My interest in computers and science was very neglected during this time. However I did maintain a keen interest in brain chemistry. Indeed I did spend a lot of the time thinking about my own brain chemistry for my life was completely centred around acquiring, taking and recovering from taking psychedelic drugs. The sort of substances I used were drugs like LSD, DMT, 2CB, Ketamine and Ecstasy. Also there would be occasional use of various types of psychedelic mushroom and Cactus. Mostly the experiences I had during this period were neither mystical nor mind expanding, but rather more mind numbing and purely hedonistic. I recall at this time getting into a lot of discussions about drugs with the people I knew and exchange notes on their effects, it was all part of the culture.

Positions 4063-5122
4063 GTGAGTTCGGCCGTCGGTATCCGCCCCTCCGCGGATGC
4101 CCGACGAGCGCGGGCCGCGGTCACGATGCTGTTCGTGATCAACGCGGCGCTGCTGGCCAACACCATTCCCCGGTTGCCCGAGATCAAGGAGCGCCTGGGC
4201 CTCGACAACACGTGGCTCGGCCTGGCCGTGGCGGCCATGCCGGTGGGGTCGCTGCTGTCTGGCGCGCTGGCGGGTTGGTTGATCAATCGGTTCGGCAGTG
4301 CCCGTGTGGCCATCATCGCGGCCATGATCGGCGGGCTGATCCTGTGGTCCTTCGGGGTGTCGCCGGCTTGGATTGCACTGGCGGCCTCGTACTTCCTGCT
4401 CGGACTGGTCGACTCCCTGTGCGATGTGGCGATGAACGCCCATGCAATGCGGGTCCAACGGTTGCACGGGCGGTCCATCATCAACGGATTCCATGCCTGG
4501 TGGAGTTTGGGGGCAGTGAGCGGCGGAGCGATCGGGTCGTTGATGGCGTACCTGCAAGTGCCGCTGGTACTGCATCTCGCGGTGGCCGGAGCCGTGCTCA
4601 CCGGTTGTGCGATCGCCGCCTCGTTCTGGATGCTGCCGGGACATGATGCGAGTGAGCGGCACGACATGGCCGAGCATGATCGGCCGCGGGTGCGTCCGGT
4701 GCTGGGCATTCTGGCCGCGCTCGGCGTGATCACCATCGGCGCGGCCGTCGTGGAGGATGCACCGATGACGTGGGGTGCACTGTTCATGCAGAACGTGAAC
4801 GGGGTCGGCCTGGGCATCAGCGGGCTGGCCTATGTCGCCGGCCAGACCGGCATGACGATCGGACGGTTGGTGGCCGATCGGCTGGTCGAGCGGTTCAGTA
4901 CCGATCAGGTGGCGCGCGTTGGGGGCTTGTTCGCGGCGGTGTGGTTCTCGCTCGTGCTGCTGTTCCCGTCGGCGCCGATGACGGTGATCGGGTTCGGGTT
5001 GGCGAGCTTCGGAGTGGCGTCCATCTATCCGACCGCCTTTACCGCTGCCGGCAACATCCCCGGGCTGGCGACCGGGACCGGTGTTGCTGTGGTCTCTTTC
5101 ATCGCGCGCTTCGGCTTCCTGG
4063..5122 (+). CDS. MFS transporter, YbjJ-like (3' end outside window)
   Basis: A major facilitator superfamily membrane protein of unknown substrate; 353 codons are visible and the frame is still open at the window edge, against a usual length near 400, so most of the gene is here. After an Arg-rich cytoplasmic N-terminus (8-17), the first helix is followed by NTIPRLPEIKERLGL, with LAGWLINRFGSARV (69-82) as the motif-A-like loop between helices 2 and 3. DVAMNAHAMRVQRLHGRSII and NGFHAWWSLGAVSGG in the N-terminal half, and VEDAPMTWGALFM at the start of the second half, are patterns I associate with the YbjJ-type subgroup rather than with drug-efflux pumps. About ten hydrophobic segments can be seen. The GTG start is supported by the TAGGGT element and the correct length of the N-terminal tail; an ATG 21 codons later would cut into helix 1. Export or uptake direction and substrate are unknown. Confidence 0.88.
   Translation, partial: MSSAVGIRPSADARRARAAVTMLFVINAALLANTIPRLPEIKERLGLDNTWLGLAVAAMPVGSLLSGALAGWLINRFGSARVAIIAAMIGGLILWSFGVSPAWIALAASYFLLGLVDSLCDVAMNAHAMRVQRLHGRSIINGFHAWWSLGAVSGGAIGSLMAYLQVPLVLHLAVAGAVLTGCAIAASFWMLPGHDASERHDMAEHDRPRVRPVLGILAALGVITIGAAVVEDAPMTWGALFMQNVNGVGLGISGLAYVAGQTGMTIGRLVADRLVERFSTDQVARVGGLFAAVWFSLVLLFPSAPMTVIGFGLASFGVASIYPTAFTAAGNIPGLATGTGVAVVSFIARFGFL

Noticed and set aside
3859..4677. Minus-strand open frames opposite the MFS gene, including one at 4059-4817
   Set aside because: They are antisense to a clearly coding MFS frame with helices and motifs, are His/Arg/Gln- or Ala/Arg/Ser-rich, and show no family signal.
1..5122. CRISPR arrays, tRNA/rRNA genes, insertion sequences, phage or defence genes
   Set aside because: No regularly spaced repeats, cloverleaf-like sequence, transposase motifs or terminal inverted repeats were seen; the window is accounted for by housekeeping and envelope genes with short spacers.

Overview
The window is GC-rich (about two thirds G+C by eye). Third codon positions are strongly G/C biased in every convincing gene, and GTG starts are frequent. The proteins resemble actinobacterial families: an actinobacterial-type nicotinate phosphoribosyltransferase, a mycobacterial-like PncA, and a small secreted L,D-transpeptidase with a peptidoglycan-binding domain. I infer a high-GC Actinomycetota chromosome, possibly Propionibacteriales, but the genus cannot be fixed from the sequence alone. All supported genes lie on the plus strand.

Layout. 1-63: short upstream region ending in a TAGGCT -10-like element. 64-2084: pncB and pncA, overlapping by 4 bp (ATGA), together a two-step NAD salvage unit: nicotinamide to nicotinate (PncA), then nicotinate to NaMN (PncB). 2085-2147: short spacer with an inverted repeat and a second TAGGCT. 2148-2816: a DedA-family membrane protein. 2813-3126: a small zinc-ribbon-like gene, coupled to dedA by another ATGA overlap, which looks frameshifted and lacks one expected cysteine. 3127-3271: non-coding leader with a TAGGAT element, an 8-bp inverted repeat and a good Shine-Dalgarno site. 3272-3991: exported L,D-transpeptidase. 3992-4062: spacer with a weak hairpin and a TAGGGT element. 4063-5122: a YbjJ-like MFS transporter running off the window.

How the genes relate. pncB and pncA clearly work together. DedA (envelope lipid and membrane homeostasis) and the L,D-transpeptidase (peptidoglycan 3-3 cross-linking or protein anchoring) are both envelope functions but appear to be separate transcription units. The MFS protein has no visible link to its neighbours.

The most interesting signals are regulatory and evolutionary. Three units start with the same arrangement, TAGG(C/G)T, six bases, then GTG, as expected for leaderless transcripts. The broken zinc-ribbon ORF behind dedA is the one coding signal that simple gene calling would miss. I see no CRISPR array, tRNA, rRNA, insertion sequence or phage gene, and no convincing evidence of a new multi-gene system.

Still I had the chance at this time to systematically explore the mystical properties of some of these psychedelic substances and gain various insights. Through these experiments with psychedelic drugs I did obtain several full scale mystical experiences and these probably numbered around a dozen or so. Many of these experiences were of a vivid but fragmentary nature and some were extremely powerful and totally out of this World. On a few occasions I even managed what may be described as ‘At one with the Universe’ or ‘Union with God’ experiences, completely stepping out of space and time and transcending the confines ‘normal’ consciousness. However there was a problem with this method of obtaining mystical states. Due to the short cut way in which they were brought about, i.e. through the ingestion of psychedelic drugs and also due to the lack a spiritual framework or discipline through which these experiences could be interpreted; there was an inability to successfully integrate these mystical experiences usefully or meaningfully into my wider existence, i.e. my life outside of the world of psychedelic drugs. Therefore though I experienced these interesting and extreme states of being, there was a separation between, on the one hand, this exciting laboratory of consciousness and on the other, my day to day existence. There was an almost complete separation between the two worlds. Apart from the use of these substances producing a massive come down after their effects wore off, which involved a state of extreme tiredness, impaired memory and concentration, which lasted perhaps a few days; when not under the influence my normal perception of things wasn’t radically altered. This highlights one of the limitaions of using psychedelic drugs in order to gain mystical insights. It’s the difference between finding the Holy Grail versus obtaining the prize and also bringing it back to Camelot where it is able to make a difference in normal everyday affairs. Psychedelic spirituality is analogous to Heroin happiness, it wears off when the drug wears off.